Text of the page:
This past Saturday I scrolled through the available titles at the Red Box nearest my house and was thrilled to discover that they had in stock The September Issue, a behind-the-scenes documentary on the production of the September 2008 issue of Vogue magazine (the September issue being the most important issue in any given year).
I don’t read Vogue — my fashion tastes aren’t that haute. But I have certainly heard of Anna Wintour, the editor-in-chief of Vogue, often described as the most powerful woman in the $300 billion fashion industry. Moreover, I can easily identify her — with her trademark bob and her shades — in a line-up.
Ms. Wintour is well aware of her power and unhesitant about using it. I find her slightly scary and downright fascinating — so of course I relished The September Issue, filled with scene after scene of La Wintour being La Wintour.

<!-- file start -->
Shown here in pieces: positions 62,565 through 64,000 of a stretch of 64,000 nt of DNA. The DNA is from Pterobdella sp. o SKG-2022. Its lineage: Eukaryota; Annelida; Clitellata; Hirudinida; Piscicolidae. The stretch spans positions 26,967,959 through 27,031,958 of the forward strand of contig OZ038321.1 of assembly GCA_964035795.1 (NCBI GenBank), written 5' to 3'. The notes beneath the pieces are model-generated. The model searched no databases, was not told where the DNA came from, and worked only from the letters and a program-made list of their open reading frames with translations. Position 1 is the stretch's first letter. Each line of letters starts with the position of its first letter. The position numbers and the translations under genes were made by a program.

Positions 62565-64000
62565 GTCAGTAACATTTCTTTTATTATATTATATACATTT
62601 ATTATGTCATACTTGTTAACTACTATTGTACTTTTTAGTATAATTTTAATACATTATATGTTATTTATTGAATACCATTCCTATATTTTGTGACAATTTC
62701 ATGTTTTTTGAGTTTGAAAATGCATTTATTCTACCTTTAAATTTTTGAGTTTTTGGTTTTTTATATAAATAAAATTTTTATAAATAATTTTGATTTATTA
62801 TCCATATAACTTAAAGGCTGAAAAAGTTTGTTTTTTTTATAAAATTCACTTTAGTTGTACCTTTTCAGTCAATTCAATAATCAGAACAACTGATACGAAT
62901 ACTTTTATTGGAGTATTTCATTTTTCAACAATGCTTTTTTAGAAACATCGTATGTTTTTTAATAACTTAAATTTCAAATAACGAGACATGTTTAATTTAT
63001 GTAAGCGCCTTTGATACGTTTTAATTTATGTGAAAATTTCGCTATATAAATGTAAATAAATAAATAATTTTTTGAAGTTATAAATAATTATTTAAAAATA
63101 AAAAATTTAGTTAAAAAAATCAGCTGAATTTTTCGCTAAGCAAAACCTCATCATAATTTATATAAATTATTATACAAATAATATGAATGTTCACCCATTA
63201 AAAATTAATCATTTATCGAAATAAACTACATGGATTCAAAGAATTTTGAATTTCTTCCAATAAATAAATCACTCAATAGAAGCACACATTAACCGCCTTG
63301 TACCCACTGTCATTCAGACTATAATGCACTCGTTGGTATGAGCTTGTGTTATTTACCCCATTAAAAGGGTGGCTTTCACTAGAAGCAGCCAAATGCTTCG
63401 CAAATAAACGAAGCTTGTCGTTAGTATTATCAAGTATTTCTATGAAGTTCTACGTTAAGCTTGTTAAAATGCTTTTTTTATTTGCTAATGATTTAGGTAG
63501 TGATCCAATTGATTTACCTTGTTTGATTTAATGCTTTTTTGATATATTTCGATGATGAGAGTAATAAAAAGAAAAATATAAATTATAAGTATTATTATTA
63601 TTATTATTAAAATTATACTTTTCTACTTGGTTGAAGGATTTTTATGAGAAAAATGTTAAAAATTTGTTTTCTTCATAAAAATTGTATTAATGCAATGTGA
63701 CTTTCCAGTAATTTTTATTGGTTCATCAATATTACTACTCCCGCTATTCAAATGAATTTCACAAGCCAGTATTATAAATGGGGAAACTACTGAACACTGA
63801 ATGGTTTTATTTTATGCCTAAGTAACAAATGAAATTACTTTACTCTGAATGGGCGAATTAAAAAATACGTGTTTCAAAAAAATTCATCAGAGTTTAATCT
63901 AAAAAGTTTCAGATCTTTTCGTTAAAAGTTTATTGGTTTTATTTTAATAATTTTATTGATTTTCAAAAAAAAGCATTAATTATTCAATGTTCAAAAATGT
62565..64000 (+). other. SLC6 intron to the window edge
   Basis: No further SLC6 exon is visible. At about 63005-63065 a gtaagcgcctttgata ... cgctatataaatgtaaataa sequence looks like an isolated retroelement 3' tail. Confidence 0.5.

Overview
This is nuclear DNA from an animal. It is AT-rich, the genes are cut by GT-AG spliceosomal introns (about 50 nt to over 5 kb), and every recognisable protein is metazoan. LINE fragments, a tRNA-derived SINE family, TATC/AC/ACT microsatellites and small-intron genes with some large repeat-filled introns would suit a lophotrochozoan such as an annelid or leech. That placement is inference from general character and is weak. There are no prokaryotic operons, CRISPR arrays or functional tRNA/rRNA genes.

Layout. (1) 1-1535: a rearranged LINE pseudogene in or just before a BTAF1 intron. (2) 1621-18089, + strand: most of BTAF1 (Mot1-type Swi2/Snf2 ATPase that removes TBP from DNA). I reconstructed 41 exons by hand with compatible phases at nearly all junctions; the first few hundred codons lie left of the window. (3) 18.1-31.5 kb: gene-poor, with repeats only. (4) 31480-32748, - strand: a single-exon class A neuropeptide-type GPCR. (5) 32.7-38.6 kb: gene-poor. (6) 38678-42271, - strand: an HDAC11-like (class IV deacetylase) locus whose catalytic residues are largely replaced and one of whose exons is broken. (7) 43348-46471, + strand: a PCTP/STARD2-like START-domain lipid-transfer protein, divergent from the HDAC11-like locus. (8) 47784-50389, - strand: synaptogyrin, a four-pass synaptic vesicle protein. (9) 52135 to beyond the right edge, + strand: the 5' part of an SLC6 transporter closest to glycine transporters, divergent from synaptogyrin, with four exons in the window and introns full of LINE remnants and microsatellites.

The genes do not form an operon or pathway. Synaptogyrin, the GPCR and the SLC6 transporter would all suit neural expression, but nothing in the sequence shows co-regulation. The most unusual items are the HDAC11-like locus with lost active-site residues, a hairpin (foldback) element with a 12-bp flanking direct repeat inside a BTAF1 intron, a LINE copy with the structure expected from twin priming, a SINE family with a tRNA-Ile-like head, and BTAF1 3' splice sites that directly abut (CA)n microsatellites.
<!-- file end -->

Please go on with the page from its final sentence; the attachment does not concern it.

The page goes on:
Historical Author Meredith Duran tells readers "Don’t Call Me Mary Sue: The Nice Girl Makes a Comeback" as she discusses her "nicest" heroine yet - and the word's hidden history.
Tip for time-travelers: if you ever skip back more than two hundred years, don’t tell anyone how nice they are—unless you’re prepared for a fight.
That’s right: “nice” used to be an insult. According to the trusty Oxford English Dictionary, until the early 17th century, “nice” meant, among other things,